[2] The Secretary of State certified that the treaty is in full force and effect.

[3] § 211 provides in part:

(a) A murderer is, who kills a person out of blood-thirstiness, for the satisfaction of sexual desire or instinct, out of covetousness or greed or for other primitive motives, either in a malicious or cruel manner or by means dangerous to the community or in order to cover or hide or make possible and allow for another crime.

§ 47 of Penal Suit Code:

If and when several people jointly commit a crime, each of the perpetrators shall be sentenced individually.

[4] In addition to the two defenses discussed, Mrs. Ryan claims:

(1) That she is an American citizen whose extradition is barred under Article II of the Treaty. This claim was denied in a memorandum of decision dated April 24, 1973, under docket No. 68-C-848, D.C., 360 F. Supp. 265.

(2) That the extradition treaty is not in effect. This claim is denied on the certification of the Secretary of State dated April 4, 1973. At the time that the offenses were committed a state of hostilities existed between the Contracting Powers. It has been said that an extradition treaty between warring powers is suspended. Argento v. Horn, 241 F.2d 258 (6th Cir. 1957); In re Extradition of D'Amico, 177 F. Supp. 648 (S.D.N.Y.1959); Gallina v. Fraser, 177 F. Supp. 856 (D.Conn.1959), aff'd 278 F.2d 77 (2d Cir. 1960). It is, however, the status of the relations between the demanding nation and the asylum nation at the time of the demand that is determinative of whether or not extradition will be allowed. United States ex rel. Oppenheim v. Hecht, 16 F.2d 955 (2d Cir. 1927). "[W]here the offenses were committed during a period of suspension . . . extradition will be allowed when the treaty is revived." Gallina v. Fraser, supra 177 F. Supp. at 864.

(3) That she is not a "fugitive" within the meaning of the Treaty because she did not flee Germany to avoid prosecution. This claim is denied on the reasoning of United States ex rel. Eatessami v. Marasco, 275 F. Supp. 492, 496 (S.D.N.Y.1967).

(4) That the Lublin Concentration Camp (Majdanek) was not within the territorial jurisdiction of Germany. Article I of the Treaty defines "territorial jurisdiction" as territory "under the control of one of the High Contracting Parties . . ." This claim is denied. (5) We note that Article IV of the Treaty bars consideration of the offenses as "political offenses."

[5] Article X provides:

The arrest of the fugitive shall be brought about in accordance with the laws of the party to which the request is made, and if, after an examination, it shall be decided, according to the law and the evidence, that extradition is due, pursuant to this Treaty, the fugitive shall be surrendered according to the forms of law prescribed in such cases.

". . . If the fugitive criminal [is] . . . charged with a crime or offense, a duly authenticated copy of the warrant of arrest in the country where the crime or offense was committed shall be produced, together with the depositions upon which such warrant may have been issued, or such other evidence or proof as may be deemed competent in the case or both."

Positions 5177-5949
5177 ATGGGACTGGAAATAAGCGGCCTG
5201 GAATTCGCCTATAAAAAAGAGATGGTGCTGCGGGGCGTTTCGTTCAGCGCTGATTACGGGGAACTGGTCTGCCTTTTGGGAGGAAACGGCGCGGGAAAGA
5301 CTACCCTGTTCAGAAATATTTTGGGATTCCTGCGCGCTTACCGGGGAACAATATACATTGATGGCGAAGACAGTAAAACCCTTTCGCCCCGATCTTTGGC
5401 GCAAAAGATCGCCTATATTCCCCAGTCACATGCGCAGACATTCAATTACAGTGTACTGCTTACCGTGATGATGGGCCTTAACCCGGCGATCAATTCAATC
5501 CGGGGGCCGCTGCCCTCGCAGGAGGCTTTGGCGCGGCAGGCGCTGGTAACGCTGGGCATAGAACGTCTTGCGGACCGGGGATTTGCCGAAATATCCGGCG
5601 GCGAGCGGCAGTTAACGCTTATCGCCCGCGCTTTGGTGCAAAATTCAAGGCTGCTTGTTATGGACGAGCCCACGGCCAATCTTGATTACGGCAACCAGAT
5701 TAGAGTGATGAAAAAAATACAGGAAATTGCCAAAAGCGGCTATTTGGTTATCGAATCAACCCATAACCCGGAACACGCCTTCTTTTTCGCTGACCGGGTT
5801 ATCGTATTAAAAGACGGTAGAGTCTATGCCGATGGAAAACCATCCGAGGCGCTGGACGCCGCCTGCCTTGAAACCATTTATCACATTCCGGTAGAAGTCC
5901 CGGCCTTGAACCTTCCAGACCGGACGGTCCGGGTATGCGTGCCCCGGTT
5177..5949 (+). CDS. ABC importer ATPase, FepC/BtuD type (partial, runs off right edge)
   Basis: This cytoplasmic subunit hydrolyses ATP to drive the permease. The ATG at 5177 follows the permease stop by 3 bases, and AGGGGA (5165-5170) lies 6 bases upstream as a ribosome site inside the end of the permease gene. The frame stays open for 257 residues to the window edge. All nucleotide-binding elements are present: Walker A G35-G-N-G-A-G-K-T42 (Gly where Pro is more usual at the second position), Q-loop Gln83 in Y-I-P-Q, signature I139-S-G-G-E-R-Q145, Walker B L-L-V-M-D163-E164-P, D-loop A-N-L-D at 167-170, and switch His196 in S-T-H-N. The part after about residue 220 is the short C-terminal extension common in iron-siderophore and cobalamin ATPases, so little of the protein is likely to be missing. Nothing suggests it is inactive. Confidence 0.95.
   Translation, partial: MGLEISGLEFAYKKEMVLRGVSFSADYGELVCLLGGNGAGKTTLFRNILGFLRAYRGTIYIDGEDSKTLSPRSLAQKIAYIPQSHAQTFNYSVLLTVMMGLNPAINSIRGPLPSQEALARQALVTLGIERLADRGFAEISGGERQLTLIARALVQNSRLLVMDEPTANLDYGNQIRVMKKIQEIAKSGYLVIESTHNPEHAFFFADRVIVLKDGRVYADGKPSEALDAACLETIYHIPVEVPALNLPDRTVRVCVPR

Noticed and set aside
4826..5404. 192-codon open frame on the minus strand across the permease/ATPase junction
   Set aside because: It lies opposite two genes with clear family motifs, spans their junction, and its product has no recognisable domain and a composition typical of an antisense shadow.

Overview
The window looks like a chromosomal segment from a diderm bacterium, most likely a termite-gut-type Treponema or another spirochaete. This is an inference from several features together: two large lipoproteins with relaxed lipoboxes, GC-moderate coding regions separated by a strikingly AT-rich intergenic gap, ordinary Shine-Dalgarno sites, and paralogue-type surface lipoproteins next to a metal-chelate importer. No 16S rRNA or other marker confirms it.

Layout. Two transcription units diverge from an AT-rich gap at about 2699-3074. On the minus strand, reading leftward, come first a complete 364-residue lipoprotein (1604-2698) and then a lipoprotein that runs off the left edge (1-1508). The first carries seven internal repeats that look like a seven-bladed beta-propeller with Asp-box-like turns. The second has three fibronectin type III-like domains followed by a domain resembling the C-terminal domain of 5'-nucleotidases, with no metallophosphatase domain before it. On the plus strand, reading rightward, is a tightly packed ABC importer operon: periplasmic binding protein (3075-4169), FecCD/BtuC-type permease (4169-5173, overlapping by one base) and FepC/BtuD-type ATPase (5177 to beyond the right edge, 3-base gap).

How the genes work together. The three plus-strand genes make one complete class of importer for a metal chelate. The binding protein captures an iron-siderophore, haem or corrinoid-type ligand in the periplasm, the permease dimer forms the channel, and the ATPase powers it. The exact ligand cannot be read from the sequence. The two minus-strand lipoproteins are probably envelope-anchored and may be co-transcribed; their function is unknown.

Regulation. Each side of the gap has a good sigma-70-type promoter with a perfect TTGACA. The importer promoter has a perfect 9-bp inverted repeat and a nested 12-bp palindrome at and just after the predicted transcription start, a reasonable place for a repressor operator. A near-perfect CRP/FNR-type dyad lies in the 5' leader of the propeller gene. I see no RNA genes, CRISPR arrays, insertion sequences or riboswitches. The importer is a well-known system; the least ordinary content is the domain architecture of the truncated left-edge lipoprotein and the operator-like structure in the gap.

[6] "A fugitive criminal shall not be surrendered under the provisions hereof, when, from lapse of time or other lawful cause, according to the laws of the country where the fugitive shall be found, the criminal is exempt from prosecution or punishment for the crime or offense for which the surrender is asked, or when his extradition is asked for the same crime or offense for which he has been tried, convicted or acquitted in that country, or so long as he is under prosecution for that crime or offense." Treaty, Article VI.

[7] The pertinent sections of the Austrian criminal statutes are denominated "War Criminals Act."

[8] The charges were based on Sections 3 (1) and (2) and 4 of the War Criminals Act (KVG of 1947) which provide as follows:

Section 3. Tortures and mistreatments.

(1) Who, at the time of the National Socialist reign of terror, for reasons of political hatred or using his official or other power, caused a human being a state of agony or severely mistreated him, shall be punished for a crime with 5 to 10 years in maximum security prison and if the deed resulted in serious detriment to that person's health, the penalty will be maximum security imprisonment for from 10 to 20 years.

(2) If by the deed human dignity and the laws of humanity were grossly injured or it resulted in the death of the victim, the crime shall be punished by death.

Section 4. Violations against humanity and human dignity.

Who, at the time of the National Socialist reign of terror out of political hatred or by utilizing his official or other powers, injured or insulted someone's human dignity, will receive a prison sentence for 1 to 5 years for a crime, if, however, the insults or injuries were especially serious and were often repeated, the penalty shall be maximum security prison from 5 to 10 years; if, however, the perpetrator, by disregarding human dignity and the laws of humanity, has brutally handled an individual, he will, for this crime receive a prison sentence of 5 to 10 years in maximum security prison and if the deed resulted in serious detriment to that person's health, the penalty will be a maximum security prison term from 10 to 20 years. If the crime has caused the victim's death, the death penalty takes effect.